Into the New Year With Fear and Trembling

You would really think the Czechs would be looking forward to 2004. After all, this is the year when, on May 1, they finally enter the European Union. True, there’s no new-and-improved Constitutional Treaty in place yet to adjust the EU to the reality of ten new members, but that’s (hopefully) just a matter of time; in any case, at least Vladimir Spidla’s government (no matter what the opinions of President Václav Klaus may be) can’t really be blamed for the constitutional hold-up.

But that’s not the case, as a pair of articles by Petr Holub in today’s Hospodárské noviny reveals. As Holub points out at the beginning of one (The More the Union Approaches, the More Czechs Are Afraid), “Half of the people think that they will have it worse [in the coming year], and the cause is what they themselves approved in a referendum – May’s accession into the European Union.”

Let’s first turn our attention, though, to his companion article on the subject of Czech consumer confidence (Fears of the EU Are Such That They Threaten the Economy – click on “Obavy z EU”). Recent surveys by the polling bureau STEM/MARK in fact show a disturbing fall in Czech consumer confidence, down over the last months of 2003 to a level last seen four years ago. Of course, that consumer confidence has taken hits in recent years – such as 9-11, and also after the floods that devastated Prague and the Vltava river-valley generally in August, 2002 – but it has always regained previous levels shortly thereafter. But now it has dropped again, this time not as a result of any fresh misfortune, but rather seemingly from uncertainty over what accession into the EU will mean. (Although admittedly, as the article adds, additional domestic concerns also are contributing, such as uncertainty over the Czech state’s ability to continue to pay for the health-care and educational systems, and, in the short term, because of the first true across-the-board increase in prices Czechs are facing with this new year, mainly the result of changes to the tax system.) Fewer Czechs indicate to the pollsters that they will be in the market for a new car in 2003, and fewer also plan to spend on their place of residence, whether house or apartment.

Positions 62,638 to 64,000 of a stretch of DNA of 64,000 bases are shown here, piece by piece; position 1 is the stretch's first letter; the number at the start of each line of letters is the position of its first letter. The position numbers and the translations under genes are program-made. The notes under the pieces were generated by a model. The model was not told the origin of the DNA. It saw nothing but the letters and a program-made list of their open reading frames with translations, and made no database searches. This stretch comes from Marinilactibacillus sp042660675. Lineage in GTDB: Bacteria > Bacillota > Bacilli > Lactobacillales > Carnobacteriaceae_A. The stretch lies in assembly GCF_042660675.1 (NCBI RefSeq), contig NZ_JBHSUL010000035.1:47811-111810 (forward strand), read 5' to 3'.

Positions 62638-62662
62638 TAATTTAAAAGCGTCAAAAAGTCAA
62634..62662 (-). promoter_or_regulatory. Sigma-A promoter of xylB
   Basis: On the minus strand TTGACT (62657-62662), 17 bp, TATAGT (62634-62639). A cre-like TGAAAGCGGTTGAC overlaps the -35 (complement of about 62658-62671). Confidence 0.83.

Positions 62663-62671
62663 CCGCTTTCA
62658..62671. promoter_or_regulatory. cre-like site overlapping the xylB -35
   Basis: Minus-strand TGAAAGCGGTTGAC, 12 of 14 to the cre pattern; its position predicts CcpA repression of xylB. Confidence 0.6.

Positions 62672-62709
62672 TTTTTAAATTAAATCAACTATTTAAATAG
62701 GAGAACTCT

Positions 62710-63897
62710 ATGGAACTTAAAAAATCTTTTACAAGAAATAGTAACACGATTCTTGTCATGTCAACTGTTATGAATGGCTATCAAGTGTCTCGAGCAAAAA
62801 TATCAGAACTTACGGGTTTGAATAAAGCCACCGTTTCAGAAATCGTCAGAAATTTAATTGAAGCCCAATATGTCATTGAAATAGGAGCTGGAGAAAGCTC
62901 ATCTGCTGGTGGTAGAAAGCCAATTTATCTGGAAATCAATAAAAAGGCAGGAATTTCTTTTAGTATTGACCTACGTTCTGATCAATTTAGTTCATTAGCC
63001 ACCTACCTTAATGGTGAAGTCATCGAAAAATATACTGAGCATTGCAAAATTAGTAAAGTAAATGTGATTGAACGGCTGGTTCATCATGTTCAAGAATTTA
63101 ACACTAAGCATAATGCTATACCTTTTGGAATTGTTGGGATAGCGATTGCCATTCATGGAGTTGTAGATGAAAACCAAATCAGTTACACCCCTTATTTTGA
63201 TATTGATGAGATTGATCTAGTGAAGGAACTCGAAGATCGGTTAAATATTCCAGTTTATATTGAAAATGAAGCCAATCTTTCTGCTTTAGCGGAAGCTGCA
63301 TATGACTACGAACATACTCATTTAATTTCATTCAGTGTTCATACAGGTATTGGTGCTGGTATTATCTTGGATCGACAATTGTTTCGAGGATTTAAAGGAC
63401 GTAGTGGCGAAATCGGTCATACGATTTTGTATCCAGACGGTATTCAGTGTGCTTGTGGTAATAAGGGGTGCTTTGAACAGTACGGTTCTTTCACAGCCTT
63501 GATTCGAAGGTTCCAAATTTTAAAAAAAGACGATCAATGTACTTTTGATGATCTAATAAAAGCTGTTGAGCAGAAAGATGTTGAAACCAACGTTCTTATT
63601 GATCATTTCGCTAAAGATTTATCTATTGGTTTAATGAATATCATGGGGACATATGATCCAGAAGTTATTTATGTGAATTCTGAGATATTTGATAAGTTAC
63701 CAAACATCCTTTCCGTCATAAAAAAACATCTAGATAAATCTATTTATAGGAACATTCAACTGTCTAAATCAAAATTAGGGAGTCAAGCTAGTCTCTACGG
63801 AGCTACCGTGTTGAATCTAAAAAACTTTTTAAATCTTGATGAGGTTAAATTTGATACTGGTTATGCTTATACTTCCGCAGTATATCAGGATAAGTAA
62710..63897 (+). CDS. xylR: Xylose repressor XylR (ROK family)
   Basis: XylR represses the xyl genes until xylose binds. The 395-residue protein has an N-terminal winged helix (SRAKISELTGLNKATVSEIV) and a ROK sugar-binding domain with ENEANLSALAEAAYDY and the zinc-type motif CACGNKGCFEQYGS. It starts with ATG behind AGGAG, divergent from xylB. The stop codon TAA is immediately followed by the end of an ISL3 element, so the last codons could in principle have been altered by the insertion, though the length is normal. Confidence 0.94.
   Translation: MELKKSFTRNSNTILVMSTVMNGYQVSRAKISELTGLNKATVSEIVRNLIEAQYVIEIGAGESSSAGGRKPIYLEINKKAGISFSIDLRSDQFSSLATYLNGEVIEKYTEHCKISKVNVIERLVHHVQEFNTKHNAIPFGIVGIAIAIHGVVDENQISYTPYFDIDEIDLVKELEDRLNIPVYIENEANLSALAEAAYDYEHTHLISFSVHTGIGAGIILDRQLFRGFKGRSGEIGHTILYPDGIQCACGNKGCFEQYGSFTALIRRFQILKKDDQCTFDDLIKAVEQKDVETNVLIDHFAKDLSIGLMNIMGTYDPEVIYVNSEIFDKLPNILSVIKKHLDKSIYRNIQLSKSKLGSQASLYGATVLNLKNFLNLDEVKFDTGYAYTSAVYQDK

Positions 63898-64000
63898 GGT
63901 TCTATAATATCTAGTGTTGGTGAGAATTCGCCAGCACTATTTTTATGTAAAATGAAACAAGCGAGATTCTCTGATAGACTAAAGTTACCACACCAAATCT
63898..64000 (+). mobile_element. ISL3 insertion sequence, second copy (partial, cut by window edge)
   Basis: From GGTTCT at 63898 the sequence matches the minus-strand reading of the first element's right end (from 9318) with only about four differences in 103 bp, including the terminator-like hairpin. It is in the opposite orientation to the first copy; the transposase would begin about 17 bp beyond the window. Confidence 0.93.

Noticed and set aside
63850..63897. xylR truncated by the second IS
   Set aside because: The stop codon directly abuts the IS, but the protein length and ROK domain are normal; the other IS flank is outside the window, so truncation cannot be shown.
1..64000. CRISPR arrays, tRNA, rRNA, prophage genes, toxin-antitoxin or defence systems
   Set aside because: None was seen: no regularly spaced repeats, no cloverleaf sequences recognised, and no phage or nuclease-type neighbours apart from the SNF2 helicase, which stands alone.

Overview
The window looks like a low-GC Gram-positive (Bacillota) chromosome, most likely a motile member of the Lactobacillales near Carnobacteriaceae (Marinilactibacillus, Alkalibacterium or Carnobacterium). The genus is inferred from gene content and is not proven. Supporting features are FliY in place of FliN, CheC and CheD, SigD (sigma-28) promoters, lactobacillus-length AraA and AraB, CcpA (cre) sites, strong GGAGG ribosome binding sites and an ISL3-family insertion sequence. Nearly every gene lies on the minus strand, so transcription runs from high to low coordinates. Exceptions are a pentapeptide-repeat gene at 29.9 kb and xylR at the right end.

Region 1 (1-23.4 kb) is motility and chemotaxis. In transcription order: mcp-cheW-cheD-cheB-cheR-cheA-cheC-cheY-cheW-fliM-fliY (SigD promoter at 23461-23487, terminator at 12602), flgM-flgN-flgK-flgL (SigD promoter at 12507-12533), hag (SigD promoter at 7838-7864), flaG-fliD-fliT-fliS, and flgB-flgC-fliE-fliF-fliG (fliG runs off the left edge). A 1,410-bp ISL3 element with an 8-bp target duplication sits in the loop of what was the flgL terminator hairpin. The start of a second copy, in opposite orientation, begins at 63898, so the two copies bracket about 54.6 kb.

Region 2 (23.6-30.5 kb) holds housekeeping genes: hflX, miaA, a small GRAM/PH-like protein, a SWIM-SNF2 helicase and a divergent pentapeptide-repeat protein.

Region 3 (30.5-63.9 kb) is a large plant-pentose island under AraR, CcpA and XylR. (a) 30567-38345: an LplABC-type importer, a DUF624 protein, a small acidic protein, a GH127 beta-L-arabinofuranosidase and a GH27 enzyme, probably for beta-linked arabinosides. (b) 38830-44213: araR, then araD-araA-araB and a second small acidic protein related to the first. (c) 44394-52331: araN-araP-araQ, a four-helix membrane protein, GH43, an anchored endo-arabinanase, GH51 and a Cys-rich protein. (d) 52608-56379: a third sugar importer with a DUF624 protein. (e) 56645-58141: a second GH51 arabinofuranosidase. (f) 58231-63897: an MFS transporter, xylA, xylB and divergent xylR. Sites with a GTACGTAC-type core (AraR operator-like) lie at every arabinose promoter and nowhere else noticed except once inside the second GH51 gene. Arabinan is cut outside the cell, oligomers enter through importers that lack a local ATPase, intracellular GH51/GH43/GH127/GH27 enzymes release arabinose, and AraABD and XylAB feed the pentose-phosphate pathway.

It is Holub’s companion article that zeroes in on what Czechs fear specifically about EU accession (this time gleaned from a poll by the CVVM public opinion organization). The greatest worries are over further price-rises, this time the result of a convergence process bringing Czech prices (which now average half of EU prices) more into line, while wages and pensions lag behind. Businesses also are worried about the increased competition full entry into the EU market will bring – from foreign firms “which have better access to appropriations from Brussels and so will have the advantage.”

Later in that article, though, Holub cites a researcher from the Vienna Institute for International Economic Studies, one Josef Pöschl (and I like the way he sets a good example by economizing on vowels in his surname), to the effect that such price-rises are not much to worry about. For example, Portugal has been a member of the EU since 1986 and prices there are still three-quarters of the EU average. The lesson actually is that, yes, there will be convergence, but it doesn’t have to be rapid.


To all of this HN editor Martin Denemark (Pretty, Irrelevant Fear – click on “Poznámka”) has a simple response: Buck up, straighten up, and enter the EU in May with your chin up! “Even if Czechs had nothing to fear, they would quickly come up with some terrifying straw-man, for they like to be afraid of something” – that, rather than prepare logically and methodically for the challenges ahead. “It’s gotten to the point,” Denemark complains, “that Czechs now fear price-rises and EU accession more than any threat to their lives or health.” It’s a shame how much uncertainty and lack-of-confidence prevails among Czechs as to their capabilities to survive, and indeed thrive, as new EU members.

Remember, Denemark says, we really had no choice but to go into the EU: EU policy would greatly influence us whether we were members or not, given our strong economic ties with current EU members (particularly Germany). So let’s just remember that those who succeed go in proud, with their heads held up high.

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